The Safeway Test

Safeway is my local grocery store. It’s a remodelled one, open 24 hours with a Starbucks. Because it’s next to my gym, I am probably there three or four times a week.

No one knows who I am when I walk Safeway’s aisles. No one. Some people from the local neighborhood recognize me, but I never hear, “Hey, you’re Geoff Livingston, the blogger!” Or, “I see you on Twitter all the time!”

I like this anonymity. The lack of attention is real: It reminds me that I am not famous or special.

I see a lot of actions and words taken by influencers on back channels and on the public interwebs. The absolute nasty attitudes these people have with their peers, and yeah, sometimes me, is just astounding.

Over what, x0,000 followers? Or xx comments? Or x trade books published? Or access to xx?

Do people know who these mighty influencers are in their grocery stores?

It’s like people have forgotten where they came from. Perhaps folks were the uncoolest kids in high school, and now that they’ve garnered a little nano-popularity, they feel the need to wipe everyone’s nose in it. While quick to point out Justin Bieber’s inability to handle fame, they, too, act like teenagers spouting immature angst on their peers.

Putting Pants on One Leg at a Time

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Sometimes I act like a diva as well and spout some nastiness online, but I always try to come back to earth, and clean it up. I’m like any normal human and get annoyed at times. Yet I really try not to respond, and instead say nothing now.

The truth is as much as I dislike some of the things people say and do to me, I’m lucky to be pitched. It’s a really quality problem to not be able to respond to everything folks ask me. I am fortunate to be read well enough that I catch negative comments.

These aren’t even normal first world problems. Most people want to be in this position. Let’s be clear, interest is not a given thing. I could lose momentum at any point in my career.

If someone is really bugging me online, I just unfollow them. It’s not necessary to act-out. It’s not. Last week a peer called me an idiot in a bit of a drunken rant on Facebook. It wasn’t the first time I had seen such nastiness from x, just the first time directed at me. So I deleted the comment and unfriended, and I haven’t thought about it since. Some folks are incapable of getting it.

I wish that moment was an isolated incident, but I see influencer tantrums and bad behavior almost every day now.

In my co-working facility Connect113, I work next to a couple of folks who engage in social media for a well-known hair product brand. Because of a certain shine on my head, they can tell I chat to be friendly, not because I want their business or a free trip to the salon. The stories they can tell about bloggers, oh my.

Everyone of us puts our pants on one-leg at time (if we are wearing pants that day). Few of us actually have an original opinion, we’re almost always riffing off of someone else’s research or punditry.

None of us can say that the people we engage with won’t be our bosses or clients or competitors at some point.┬áThat’s regardless of age, folks. That 25-year old kid getting a dose of bloggy attitude about an email or tweet they sent might just be the boss in five or 10 years.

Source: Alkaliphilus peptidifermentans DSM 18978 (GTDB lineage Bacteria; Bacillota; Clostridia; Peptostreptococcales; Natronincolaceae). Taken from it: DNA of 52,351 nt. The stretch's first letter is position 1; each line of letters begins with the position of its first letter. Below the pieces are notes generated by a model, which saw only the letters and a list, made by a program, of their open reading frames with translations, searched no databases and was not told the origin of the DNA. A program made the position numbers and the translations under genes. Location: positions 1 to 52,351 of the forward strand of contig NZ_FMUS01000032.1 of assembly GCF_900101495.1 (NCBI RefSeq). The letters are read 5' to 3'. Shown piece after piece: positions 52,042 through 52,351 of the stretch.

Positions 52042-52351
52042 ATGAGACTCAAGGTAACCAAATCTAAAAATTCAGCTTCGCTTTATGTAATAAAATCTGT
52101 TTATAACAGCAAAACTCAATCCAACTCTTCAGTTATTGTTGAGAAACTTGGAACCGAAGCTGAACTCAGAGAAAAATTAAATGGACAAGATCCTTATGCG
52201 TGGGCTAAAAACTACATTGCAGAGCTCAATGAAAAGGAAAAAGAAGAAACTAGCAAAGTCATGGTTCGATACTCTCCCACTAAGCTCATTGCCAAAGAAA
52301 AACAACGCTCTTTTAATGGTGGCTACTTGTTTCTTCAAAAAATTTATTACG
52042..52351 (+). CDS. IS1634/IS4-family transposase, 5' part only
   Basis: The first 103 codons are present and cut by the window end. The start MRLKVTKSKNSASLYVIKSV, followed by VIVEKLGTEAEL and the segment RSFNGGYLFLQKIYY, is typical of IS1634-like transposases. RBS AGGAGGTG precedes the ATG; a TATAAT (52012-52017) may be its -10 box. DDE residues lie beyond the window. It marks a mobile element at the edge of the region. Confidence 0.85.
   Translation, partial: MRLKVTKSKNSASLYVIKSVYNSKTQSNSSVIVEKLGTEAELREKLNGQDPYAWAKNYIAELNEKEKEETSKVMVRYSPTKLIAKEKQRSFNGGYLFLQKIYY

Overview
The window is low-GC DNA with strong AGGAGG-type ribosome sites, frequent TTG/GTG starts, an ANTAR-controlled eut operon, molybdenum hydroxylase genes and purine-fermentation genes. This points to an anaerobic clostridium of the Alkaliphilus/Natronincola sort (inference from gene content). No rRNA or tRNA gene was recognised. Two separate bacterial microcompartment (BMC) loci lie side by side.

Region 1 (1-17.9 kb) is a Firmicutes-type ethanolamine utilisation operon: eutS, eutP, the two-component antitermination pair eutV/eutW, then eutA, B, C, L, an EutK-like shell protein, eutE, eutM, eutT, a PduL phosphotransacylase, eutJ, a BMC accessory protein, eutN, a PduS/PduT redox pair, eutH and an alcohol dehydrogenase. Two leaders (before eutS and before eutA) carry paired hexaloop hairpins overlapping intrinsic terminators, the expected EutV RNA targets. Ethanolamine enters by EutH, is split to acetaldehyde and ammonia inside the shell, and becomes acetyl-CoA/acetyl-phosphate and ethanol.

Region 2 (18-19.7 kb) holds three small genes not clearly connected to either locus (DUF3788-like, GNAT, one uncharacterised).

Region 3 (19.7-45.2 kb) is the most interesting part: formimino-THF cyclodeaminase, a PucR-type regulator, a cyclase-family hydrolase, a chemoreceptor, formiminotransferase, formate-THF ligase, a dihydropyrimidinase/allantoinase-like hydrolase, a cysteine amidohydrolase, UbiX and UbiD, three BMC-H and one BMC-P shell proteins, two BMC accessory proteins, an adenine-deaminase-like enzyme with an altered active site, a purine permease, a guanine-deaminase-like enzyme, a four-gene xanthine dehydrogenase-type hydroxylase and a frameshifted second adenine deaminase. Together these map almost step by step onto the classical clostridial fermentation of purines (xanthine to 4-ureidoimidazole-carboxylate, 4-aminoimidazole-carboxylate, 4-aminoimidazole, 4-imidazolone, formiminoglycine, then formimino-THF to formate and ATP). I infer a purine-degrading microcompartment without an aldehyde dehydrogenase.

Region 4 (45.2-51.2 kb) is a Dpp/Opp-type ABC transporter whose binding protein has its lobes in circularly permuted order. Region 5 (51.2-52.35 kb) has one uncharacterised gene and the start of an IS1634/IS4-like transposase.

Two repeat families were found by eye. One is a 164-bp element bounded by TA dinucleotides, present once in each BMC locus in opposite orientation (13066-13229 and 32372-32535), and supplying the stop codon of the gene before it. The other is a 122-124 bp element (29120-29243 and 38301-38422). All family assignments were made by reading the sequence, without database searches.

No, I am aware of these truths. That’s the benefit of the Safeway Test.

Something to think about going into the weekend without our Klout scores.

</RANT>

Featured image by mcicki.

  • Wait, what’s your name? ;-p

    • Please note Geoff’s use of the term “diva” and see if you can find any positive connotation in there. Merely stating. :D

      • Are we STILL talking about that?! :p. I take the generational fifth. In my day, it had a distinct meaning that had nothing todo with social media.

  • Steve Woodruff

    “nano-popularity” – love that. And really, we should be far more concerned with earning and keeping a good reputation above all. Popularity is a pretty poor measure of value in any field…

  • As a matter of fact, I *am* recognized in the grocery store.

    But not for social media…

    • geofflivingston

      The only time this happened to me in recent memory was at a Game last season at Nationals Park. The guy kep asking me if I was that blogger guy while I was trying to take a pee. It was, um, awkward.

  • I put my pants on two legs at a time most of the time (legitimately). Well done, as always.

  • I’m pantless.

  • I feel like, somewhere in here, the phrase “bless their hearts” oughtta be employed. :)

  • There is a positivity about peace that trumps the negative bias of a noisy human kind. Thanks for thinking out loud.

  • I’d also say that really, the only people you *NEED* to be famous with, that you need to have care about you are the ones that greet you when you come home from work.

  • ShellyKramer

    Even my kids know I ain’t no big thing. And that’s as it should be. But what the they do know is that I love them. And that I work really hard to teach (and lead by example) the importance of being kind. I’ve also learned to tune the divas and the haters and the name-droppers and the “I’m at so-and-so’s office and they’re buying 1 million copies of my book because I’m so awesome” bullshit out. Nicely said, GL. I also like the fact that you admit to an occasional lapse, which makes it even better. We’re just human beans.

  • Loved it – the Safeway Test! Online celebrity is interesting to me because a lot of these folks can still be socially challenged in person yet expect their pedestals in the online world. In addition to the Safeway test, I’d say that ONLINE celebrity also doesn’t always equate to a comfortable bank balance or even true influence.

    So maybe the celebs should focus on their business, their relationships…and maybe even getting to know their fellow grocery store patrons to be a part of their LOCAL community.